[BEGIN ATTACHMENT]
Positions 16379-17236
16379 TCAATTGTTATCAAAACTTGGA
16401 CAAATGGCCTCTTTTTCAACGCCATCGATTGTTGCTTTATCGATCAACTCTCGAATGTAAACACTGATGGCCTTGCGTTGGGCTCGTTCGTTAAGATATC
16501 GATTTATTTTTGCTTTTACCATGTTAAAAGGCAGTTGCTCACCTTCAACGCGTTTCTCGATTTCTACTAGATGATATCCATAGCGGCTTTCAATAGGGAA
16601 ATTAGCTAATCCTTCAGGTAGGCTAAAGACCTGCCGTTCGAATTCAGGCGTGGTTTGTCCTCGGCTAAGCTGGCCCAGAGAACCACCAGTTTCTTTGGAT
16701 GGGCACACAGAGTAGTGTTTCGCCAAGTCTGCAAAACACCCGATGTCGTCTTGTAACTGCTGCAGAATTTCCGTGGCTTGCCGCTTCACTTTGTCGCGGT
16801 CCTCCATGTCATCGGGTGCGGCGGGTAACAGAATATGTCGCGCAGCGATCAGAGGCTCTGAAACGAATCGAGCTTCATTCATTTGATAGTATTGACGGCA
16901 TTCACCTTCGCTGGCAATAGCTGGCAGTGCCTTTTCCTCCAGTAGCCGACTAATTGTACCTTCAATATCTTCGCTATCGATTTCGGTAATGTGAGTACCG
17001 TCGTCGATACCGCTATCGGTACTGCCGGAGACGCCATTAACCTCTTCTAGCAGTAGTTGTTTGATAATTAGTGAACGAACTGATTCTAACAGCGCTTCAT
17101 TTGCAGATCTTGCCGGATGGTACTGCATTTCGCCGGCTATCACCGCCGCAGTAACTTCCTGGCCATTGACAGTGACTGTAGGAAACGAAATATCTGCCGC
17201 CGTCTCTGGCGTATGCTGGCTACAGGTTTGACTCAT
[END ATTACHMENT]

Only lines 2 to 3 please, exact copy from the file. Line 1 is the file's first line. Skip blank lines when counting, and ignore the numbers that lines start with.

16379 TCAATTGTTATCAAAACTTGGA
16401 CAAATGGCCTCTTTTTCAACGCCATCGATTGTTGCTTTATCGATCAACTCTCGAATGTAAACACTGATGGCCTTGCGTTGGGCTCGTTCGTTAAGATATC